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oil spill prevention and response

On March 24, 1989 the EXXON VALDEZ spilled approximately 11 million gallons of crude oil in Alaska. At the time, the spill was the largest in U.S. history and tested the abilities of local, national, and industrial organizations to prepare for, and respond to, a disaster of such magnitude. Many factors, such as the size of the spill and its remote location, complicated the cleanup efforts following the spill and tested existing plans for dealing with such an event. As many as 100,000 to 250,000 seabirds, at least 2,800 sea otters, approximately 12 river otters, 300 harbor seals, 247 bald eagles, and 22 orcas, as well as the destruction of billions of salmon and herring eggs. Exxon’s cleanup costs for the spill exceeded an estimated $2 billion.

Less than a year later on February 7, 1990 the AMERICAN TRADER spilled an estimated 416,598 gallons of crude oil off Huntington Beach in Southern California. About 3,400 birds were killed and fishing and recreational beach sue were negatively impacted. It was estimated that the total cleanup costs exceeded $15 million.

These events inspired the California Legislature to enact legislation in 1990 called the Lempert-Keene-Seastrand Oil Spill Prevention and Response Act. The Act covers all aspects of marine oil spill prevention and response in California. The Office of Spill Prevention and Response (OSPR) was established in 1991 and mandated with prevention, removal, abatement, response, containment, and cleanup efforts with regard to all aspects of any oil spill in marine waters of the state.

In 2007, the Cosco Busan spill event in San Francisco Bay reminded us of the very real possibility of a catastrophic oil spill event happening off the California coast. After the chaotic events surrounding the Cosco Busan spill in San Francisco Bay, The Otter Project has been increasingly concerned about oil spill response efforts in the Monterey Bay and the use of public assets such as volunteers.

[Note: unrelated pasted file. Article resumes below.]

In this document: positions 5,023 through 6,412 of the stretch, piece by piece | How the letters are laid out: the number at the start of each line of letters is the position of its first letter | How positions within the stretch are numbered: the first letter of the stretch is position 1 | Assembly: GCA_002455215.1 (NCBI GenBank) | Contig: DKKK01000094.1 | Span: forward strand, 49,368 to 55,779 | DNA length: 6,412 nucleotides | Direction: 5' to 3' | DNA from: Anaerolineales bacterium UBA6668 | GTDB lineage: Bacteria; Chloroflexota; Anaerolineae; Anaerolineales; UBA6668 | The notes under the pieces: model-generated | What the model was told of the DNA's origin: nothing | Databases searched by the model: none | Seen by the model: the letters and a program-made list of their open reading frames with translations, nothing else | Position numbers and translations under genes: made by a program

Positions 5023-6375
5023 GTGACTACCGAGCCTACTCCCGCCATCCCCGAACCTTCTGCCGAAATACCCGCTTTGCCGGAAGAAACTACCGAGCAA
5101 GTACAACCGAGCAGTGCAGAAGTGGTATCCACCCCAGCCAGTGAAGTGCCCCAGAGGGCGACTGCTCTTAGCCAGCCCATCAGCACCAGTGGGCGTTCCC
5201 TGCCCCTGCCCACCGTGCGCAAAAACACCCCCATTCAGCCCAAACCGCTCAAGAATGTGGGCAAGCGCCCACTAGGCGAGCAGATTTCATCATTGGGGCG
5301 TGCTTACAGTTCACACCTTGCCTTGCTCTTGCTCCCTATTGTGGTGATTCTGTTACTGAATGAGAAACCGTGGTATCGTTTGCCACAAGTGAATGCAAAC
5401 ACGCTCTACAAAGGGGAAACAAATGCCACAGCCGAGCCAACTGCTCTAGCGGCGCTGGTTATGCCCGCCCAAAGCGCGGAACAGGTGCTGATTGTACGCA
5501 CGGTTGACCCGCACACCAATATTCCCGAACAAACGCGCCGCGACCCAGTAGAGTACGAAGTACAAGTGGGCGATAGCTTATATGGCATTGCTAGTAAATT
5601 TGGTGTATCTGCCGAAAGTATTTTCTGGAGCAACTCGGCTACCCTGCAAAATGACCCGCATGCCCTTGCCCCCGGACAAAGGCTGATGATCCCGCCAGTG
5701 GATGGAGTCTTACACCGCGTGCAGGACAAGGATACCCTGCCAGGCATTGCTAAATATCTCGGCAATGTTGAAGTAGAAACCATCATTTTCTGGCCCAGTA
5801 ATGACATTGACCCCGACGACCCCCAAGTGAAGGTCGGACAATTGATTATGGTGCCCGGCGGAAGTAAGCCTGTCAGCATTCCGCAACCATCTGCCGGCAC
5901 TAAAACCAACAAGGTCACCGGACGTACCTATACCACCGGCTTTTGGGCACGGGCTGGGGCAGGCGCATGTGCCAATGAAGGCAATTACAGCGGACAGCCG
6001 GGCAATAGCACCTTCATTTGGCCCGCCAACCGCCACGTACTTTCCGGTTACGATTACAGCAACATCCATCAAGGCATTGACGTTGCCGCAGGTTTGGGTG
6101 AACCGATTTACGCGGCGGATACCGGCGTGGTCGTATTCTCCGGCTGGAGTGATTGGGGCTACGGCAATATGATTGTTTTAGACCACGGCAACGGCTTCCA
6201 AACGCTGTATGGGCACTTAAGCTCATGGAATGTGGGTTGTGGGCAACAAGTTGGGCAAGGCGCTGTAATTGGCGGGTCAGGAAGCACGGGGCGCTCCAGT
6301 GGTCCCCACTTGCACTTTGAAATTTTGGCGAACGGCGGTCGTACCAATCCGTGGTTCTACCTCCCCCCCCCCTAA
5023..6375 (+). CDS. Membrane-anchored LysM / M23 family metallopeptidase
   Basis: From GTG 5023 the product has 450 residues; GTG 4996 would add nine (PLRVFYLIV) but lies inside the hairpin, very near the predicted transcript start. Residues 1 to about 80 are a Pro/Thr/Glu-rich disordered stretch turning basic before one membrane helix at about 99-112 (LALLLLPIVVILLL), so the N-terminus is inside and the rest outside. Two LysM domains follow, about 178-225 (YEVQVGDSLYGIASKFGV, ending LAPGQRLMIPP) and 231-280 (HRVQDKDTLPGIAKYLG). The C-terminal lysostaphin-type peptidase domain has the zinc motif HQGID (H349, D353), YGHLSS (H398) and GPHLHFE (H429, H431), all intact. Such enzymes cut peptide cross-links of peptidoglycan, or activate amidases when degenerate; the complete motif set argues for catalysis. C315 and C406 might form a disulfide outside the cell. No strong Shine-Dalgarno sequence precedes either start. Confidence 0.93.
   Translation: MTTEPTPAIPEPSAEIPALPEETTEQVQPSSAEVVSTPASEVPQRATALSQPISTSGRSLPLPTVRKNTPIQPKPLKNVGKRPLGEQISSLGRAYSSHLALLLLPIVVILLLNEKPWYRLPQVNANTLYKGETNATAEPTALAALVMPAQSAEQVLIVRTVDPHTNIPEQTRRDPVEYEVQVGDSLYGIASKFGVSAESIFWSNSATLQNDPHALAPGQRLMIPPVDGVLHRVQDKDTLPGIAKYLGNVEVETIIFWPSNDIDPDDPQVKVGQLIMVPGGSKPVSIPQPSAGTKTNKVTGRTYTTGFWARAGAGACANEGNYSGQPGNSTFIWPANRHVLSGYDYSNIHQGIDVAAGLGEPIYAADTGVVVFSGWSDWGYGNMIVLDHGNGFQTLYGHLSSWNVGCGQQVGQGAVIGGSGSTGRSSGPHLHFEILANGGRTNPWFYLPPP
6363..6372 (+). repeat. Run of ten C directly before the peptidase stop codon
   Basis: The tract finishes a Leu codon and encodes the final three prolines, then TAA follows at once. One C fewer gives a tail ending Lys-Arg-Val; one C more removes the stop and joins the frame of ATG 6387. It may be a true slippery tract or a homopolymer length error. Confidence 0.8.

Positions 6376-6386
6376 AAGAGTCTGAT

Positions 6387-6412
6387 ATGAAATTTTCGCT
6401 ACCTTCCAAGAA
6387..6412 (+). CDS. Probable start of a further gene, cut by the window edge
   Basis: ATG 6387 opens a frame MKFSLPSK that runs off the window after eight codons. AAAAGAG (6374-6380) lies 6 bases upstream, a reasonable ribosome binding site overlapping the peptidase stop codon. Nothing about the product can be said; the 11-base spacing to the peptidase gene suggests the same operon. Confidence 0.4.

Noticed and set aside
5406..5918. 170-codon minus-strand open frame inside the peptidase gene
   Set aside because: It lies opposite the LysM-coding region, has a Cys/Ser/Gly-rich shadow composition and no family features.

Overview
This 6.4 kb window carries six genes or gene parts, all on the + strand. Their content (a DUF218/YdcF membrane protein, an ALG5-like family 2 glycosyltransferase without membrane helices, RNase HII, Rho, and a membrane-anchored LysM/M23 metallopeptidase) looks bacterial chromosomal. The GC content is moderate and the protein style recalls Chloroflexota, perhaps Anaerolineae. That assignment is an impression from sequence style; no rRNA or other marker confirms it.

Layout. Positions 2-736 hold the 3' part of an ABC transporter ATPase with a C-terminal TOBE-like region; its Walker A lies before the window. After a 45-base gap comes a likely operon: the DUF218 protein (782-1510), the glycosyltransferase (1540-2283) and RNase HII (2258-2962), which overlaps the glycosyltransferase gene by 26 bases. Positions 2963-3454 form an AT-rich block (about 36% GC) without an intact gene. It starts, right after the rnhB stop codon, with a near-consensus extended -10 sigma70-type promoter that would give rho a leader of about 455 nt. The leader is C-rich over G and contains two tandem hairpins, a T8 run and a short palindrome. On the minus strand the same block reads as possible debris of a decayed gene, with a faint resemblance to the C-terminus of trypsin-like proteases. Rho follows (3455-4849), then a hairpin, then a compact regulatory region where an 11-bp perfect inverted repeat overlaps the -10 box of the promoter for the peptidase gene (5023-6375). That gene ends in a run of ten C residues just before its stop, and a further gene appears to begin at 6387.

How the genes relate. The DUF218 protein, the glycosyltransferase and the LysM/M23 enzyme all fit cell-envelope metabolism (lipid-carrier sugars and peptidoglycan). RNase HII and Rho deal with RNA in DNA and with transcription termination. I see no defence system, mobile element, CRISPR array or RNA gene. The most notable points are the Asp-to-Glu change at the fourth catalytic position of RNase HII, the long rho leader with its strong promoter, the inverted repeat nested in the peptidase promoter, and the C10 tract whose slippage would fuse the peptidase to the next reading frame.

The Otter Project addresses the risk of oil pollution by working to prevent oil spills, and in the event of a spill, we work to minimize the impact through improved communications and supporting efforts to respond quickly and effectively to an oil spill within the sea otter’s range.


Click the link(s) below to read about our recent work:


Monterey Bay Area Oil Spill Volunteer Response Workshop:

Workshop Summary

Workshop Agenda

Workshop Attendee List



U.S. Coast Guard, Sector San Francisco

Note: The following are only titles of the presentations conducted by OSPR during the workshop.

Oil Spill Response in California*

Response to Oil Wildlife in California*

Non-Wildlife Volunteer Plan**

* General Information for these presentations can be found at the OSPR website.
** Link to Non-Wildlife Volunteer Plan


Oil Spill Response Resources:

To Report a Spill call: 800-852-7550 or 800-OILS-911

California Department of Fish and Game Office of Spill Prevention and Response

DFG • OSPR Cal Spill Watch

OSPR Volunteer Information

OPSR Volunteer Hotline: 1-800-228-4544

Oiled Wildlife Care Network

OWCN Response Hotline: 1-877-UCD-OWCN (823-6926)

Monterey Bay Area Contingency Plan

Wildlife Response Plan

What is OSPR? and its key responsibilities